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  5. "Do you think I am your toy?"

"Do you think I am your toy?"

Translation:Você acha que eu sou seu brinquedo?

October 16, 2013

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Pew for teu! They're stealing my hearts because I am learning Brazilian Portuguese! Corrupção!


I like this sentence, it's a bit more fun than most. I can at least imagine saying this one in real life


Is there a reason where I couldn't use "Voce pensa" here?


also correct, not so common...


So should I usually be using acha to say he/she thinks rather than pensa?


It is only more common, but both are used.


What is te problem with "Tu pensas que eu sou teu brinquedo?" I wrote that answer, and it was marked wrong!! Why?


That's not common. But just report the error because it is atill right.


What's not common? The verb? Or the use of "Tu - teu" against "Você - seu"?


The use of tu, teu, pensaS


My answer was wrong because I did not also choose #3, Voce acha . . . teu brinquedo. That is not a correct sentence is it?


actually, you had to say "TU achas...TEU brinquedo" and "VOCÊ acha.. SEU brinquedo".


It misheard me as "Você acha que eu sou teu brinquedo?" (I said "seu", not "teu") and then it marked me correct. But I think this is incorrect because it doesn't have agreement between "você" and "seu". Am I correct that these must agree?


I wrote "Você acha que eu sou o brinquedo seu?" as it sounded more familiar to me. Is that wrong?


You are wrong. you should have used:" ...seu brinquedo."


What is the difference between "você pensa" and "você acha" ?


In this, it's the same


My answer was Você pensa eu sou seu brinquedo. I was dinged for not using que... It didn't mention acha as an option. Can someone please clarify?


Achar que/pensar que is to think that... This sentence, in English, doesn't need that, but it's necessary in portuguese...


I put in "O seu" and was still correct, but in the correct answer they omitted the "O". Which way is correct?


When the possessive works as an adjective, you can use the definite article or not.


OK, I thought I was learning brazilian portuguese. Why isn't this correct with "seu" instead of "teu" again?


If you use "você", have to use "seu"... if you use "tu", have to use "teu"... if you mix that, it's wrong


It is correct, but if it was the multiple choice question, you had to select both answers.


Is it permissible to switch from "voce" to "tu" forms mid-sentence? I would have assumed not.


Not grammatically speaking...not the same for the spoken language.


In that case there is an error in the multiple-choice here, since I was marked wrong for failing to recognize "voce... teu" as correct. Though based on my understanding it's probably wisest to avoid "tu" entirely, yes? If it's not in common use in all Portuguese-speaking countries, and may be perceived as rude/presumptuous to address someone in the familiar even where "tu" is used.


"Tu" is in common use in all Portuguese-speaking countries, except Brazil (and even there, they use "Tu" in the south) ;)
My advice for BR-PT is, don't use "tu", but learn it so you can recognize it.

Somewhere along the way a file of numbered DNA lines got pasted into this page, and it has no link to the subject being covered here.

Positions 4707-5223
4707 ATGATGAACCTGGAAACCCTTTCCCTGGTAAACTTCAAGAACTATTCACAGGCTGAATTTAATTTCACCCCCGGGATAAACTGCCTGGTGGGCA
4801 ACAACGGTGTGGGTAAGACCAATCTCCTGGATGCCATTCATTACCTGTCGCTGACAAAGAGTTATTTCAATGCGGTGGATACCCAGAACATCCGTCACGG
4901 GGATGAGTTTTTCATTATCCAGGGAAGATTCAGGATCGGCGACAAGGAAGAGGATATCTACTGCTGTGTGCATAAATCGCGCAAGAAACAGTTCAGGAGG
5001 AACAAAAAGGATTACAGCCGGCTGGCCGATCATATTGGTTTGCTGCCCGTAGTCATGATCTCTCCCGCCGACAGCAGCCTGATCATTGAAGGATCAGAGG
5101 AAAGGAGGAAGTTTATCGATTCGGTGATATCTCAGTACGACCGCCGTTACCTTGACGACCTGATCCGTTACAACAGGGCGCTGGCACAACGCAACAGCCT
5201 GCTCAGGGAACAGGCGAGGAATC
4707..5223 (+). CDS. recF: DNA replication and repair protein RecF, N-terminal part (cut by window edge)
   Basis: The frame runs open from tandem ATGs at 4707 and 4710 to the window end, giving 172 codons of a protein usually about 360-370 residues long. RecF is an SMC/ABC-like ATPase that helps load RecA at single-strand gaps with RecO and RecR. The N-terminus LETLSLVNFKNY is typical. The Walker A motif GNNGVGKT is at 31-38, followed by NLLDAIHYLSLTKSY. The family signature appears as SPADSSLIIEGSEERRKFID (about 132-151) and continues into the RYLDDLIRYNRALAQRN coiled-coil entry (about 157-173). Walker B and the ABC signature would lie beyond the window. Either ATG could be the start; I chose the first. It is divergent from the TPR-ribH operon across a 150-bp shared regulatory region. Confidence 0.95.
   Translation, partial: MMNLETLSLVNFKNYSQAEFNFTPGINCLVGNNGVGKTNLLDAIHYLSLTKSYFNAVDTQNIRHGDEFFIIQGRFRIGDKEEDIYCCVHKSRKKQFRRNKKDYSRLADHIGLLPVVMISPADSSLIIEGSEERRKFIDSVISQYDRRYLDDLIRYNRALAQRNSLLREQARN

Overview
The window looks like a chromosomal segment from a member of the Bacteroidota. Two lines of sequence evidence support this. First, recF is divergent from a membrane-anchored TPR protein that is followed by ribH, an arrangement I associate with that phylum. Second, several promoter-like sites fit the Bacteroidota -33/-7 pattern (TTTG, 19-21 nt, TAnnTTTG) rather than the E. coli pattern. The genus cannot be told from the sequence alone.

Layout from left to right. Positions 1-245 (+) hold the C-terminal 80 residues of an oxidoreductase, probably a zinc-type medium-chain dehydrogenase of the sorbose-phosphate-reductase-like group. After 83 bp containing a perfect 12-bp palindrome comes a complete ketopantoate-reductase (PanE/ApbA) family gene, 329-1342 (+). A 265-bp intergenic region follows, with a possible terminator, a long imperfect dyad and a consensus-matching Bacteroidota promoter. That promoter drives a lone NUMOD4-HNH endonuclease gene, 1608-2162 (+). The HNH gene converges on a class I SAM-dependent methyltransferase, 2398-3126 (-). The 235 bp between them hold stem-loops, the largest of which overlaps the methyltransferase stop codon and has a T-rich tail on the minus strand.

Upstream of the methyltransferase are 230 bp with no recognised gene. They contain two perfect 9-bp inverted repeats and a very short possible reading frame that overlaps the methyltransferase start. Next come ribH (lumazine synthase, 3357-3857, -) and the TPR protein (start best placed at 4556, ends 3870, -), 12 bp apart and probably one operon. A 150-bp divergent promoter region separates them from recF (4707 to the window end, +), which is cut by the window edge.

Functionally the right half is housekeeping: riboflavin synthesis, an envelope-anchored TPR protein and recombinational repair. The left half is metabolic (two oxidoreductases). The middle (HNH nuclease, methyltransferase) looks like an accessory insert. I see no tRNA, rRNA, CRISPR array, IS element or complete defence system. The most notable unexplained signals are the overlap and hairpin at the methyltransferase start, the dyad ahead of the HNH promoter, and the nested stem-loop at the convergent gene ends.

I didn't understand the difference between Sua and Seu. Don't they are both means "your"? When should I use each one of them?


Use seu for masculine nouns (seu carro, seu cachorro, seu casaco), and sua for feminine nouns (sua casa, sua saia).


A big compliment and thank you for answering the same questions multiple times with such patience and lack of cynicism. You are much appreciated Paulenrique!


Obrigado pelo reconhecimento! ;)


Why is "estou" also not acceptable?


Once at the library I was browsing through the Portuguese section, which contains books about the language as well as books in the language. I found an entire book dedicated to the usage of ser vs. estar in Brazilian Portuguese. It's confusing. I hope a native will correct the following if I mess it up:

I think that the oversimplified answer is that "estou" tends to describe temporary states, and "ser" (which includes "sou" and "é") tends to be used to describe more long-lasting or intrinsic properties. If you're asking someone if they think of you as a toy, you probably are asking if they think that in general, not whether they think you're unusually toy-like at the moment.

Here's wikipedia's take: http://en.wikipedia.org/wiki/Portuguese_grammar#Copulae


I wrote " Acha que eu sou seu brinquedo" Is that not acceptable?


In a context it's normal... without it, you'll need to identify...


Can someone explain to me why again it´s o seu ? Obrigada


"Você" means "you", but uses third person grammar (third person singular covers he, she, or it in English). So for "your", you will also use third person grammar, "seu" or "sua", for consistency.

"Your toy." Because "brinquedo" is masculine, you need to use the masculine "seu". I believe the "o" is optional, but again, you use that instead of "a" because it's describing the toy, so the genders need to match "brinquedo".

"O seu brinquedo." The toy of you. Your toy.

If you're still confused, please respond so someone can help.


Yeah my question was not about any of it but the ´o´ part.... I don´t get why sometimes it´s there and sometimes not. THanks!


Can any kind soul among you enluighten me if the "Que" is mendatory to introduce the other phrase, like is "Você acha eu sou seu brinquedo ?" correct ?


Yes, whenever it is optional in English, it is mandatory in Portuguese.

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